If you are in an accident with a car full of passengers-or even just one-and someone gets hurt, you can bet they are going to want to recover compensation for their injuries. Whether they sue you or the other driver depends on who is found liable for the accident. If you have a teen driver, you'll find yourself liable even if you weren't driving at the time, or even in the car.
In one-car accidents, the driver will be liable for the accident in most cases. The only way the driver would not be found liable is in a situation such as a deer jumping across the road, falling rock, or another unexpected circumstance. Under normal conditions, the driver is responsible for anticipating traffic and road hazards and adjusting for it.
In a two-car accident, the passenger will have to be able to prove liability and damages to make a claim against either driver. Generally, the passenger will file a claim against both drivers unless it's a case where one driver clearly has no liability, such as in a rear-end collision, or in a state that observes no-fault liability, where each insurance only handles claims from the driver they represent, no matter who caused the accident. This is where PIP, or Passenger Injury Protection insurance comes into play.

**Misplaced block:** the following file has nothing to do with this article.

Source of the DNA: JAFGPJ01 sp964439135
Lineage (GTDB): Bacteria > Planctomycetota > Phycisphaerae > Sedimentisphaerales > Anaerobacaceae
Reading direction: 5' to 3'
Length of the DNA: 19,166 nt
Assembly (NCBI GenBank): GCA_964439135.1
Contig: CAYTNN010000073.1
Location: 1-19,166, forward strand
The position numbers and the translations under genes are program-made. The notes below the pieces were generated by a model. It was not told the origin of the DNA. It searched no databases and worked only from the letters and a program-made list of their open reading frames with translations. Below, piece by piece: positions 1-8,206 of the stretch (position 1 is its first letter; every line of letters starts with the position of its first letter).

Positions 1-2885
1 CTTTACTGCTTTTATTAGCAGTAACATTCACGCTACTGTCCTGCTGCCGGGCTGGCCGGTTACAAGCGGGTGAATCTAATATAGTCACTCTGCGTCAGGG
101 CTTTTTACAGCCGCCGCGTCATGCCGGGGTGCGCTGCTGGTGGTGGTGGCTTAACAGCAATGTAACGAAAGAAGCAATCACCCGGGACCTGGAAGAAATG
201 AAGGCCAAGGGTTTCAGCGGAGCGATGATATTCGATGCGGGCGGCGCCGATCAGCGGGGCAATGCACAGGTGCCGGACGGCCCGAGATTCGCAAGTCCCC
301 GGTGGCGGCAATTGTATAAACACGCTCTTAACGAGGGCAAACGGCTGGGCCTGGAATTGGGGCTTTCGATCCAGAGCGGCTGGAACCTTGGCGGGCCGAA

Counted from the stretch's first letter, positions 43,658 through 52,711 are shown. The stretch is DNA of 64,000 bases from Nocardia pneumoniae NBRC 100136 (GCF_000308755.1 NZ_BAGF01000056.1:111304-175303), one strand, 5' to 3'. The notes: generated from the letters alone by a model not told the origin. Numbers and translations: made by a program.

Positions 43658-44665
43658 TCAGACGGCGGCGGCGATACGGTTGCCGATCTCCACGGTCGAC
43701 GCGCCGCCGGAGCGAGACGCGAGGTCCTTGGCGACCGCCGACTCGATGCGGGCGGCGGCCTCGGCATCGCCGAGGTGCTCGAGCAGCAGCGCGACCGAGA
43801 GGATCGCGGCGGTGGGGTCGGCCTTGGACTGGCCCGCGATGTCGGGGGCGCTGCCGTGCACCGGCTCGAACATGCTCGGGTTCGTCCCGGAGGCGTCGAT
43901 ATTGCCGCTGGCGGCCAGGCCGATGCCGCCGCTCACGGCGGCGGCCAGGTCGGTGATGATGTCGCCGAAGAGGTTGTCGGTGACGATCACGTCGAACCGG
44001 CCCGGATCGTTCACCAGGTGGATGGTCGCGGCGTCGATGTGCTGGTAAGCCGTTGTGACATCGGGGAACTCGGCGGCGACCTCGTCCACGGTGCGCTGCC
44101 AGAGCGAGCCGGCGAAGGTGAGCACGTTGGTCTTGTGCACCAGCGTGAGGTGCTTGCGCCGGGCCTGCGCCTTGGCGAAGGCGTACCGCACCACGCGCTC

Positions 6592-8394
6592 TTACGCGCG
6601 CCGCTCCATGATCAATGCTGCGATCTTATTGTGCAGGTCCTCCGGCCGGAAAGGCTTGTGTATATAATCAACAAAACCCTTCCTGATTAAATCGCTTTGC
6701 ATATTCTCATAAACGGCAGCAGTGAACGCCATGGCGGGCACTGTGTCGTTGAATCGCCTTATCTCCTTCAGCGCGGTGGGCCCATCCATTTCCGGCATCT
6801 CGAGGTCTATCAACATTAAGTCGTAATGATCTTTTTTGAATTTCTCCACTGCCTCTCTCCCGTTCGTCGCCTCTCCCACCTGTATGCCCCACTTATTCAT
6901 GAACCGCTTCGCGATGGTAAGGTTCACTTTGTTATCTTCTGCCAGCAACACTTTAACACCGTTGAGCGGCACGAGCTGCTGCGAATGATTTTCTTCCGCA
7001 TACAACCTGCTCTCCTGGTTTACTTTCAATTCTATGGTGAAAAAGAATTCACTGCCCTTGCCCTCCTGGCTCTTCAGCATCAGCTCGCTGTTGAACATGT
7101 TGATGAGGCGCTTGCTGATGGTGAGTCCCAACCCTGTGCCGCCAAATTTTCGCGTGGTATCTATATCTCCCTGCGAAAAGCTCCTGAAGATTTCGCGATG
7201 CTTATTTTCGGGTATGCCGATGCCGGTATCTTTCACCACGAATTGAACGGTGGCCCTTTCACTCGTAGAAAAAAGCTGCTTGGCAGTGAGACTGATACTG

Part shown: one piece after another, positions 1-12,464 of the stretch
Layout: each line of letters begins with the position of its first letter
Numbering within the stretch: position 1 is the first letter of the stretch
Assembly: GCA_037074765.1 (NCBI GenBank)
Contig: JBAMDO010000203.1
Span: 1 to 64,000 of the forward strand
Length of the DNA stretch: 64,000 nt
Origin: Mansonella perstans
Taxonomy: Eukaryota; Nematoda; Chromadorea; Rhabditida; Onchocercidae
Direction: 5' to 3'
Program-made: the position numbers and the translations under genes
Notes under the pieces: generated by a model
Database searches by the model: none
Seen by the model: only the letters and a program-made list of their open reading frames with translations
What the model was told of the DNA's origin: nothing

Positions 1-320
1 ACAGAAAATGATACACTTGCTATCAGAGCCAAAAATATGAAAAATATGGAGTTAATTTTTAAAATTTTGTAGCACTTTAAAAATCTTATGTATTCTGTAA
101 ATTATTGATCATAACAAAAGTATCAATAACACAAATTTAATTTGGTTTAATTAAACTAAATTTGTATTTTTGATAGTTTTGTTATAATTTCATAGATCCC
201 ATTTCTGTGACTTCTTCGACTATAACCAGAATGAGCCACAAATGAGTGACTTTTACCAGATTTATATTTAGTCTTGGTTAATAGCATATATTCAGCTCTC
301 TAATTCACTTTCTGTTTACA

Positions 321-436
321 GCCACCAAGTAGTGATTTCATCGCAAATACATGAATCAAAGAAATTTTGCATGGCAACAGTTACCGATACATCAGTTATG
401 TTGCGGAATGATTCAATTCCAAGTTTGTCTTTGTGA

If you do get into an accident with a passenger in your car and they file a claim against you, try not to take it personally. If you do not think you were at fault for the accident, you need to fight it. But remember that your passenger is just trying to recoup medical costs. It's not a personal decision.
At Bouchillon, Crossan & Colburn, L.C., our attorneys have more than 40 years dedicated to giving clients the attention, advice, support and empowerment they need to effectively meet their goals. We are committed to the principle that all persons shall have equal justice under the law. If you or a loved one has been injured and is seeking a qualified personal injury attorney, contact our Huntington, West Virginia office to speak with an attorney about your case, or call 304-523-8451.